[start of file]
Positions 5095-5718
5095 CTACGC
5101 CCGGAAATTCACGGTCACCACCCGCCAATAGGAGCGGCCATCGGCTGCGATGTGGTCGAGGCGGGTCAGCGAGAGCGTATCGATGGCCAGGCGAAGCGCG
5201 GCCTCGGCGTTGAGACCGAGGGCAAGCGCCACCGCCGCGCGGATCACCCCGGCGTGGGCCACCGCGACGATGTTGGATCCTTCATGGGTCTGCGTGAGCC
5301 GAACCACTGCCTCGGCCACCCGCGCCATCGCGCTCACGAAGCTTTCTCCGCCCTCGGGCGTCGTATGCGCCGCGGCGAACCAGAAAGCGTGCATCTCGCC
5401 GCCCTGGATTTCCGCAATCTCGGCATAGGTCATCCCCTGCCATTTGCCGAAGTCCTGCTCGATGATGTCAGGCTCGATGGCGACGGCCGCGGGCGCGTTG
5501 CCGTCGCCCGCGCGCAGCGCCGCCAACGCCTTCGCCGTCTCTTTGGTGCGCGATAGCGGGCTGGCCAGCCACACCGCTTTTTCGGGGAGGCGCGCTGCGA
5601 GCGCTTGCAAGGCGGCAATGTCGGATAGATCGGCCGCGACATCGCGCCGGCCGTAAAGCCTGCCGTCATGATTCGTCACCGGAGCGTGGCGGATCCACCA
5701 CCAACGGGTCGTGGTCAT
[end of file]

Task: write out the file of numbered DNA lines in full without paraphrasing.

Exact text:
Positions 5095-5718
5095 CTACGC
5101 CCGGAAATTCACGGTCACCACCCGCCAATAGGAGCGGCCATCGGCTGCGATGTGGTCGAGGCGGGTCAGCGAGAGCGTATCGATGGCCAGGCGAAGCGCG
5201 GCCTCGGCGTTGAGACCGAGGGCAAGCGCCACCGCCGCGCGGATCACCCCGGCGTGGGCCACCGCGACGATGTTGGATCCTTCATGGGTCTGCGTGAGCC
5301 GAACCACTGCCTCGGCCACCCGCGCCATCGCGCTCACGAAGCTTTCTCCGCCCTCGGGCGTCGTATGCGCCGCGGCGAACCAGAAAGCGTGCATCTCGCC
5401 GCCCTGGATTTCCGCAATCTCGGCATAGGTCATCCCCTGCCATTTGCCGAAGTCCTGCTCGATGATGTCAGGCTCGATGGCGACGGCCGCGGGCGCGTTG
5501 CCGTCGCCCGCGCGCAGCGCCGCCAACGCCTTCGCCGTCTCTTTGGTGCGCGATAGCGGGCTGGCCAGCCACACCGCTTTTTCGGGGAGGCGCGCTGCGA
5601 GCGCTTGCAAGGCGGCAATGTCGGATAGATCGGCCGCGACATCGCGCCGGCCGTAAAGCCTGCCGTCATGATTCGTCACCGGAGCGTGGCGGATCCACCA
5701 CCAACGGGTCGTGGTCAT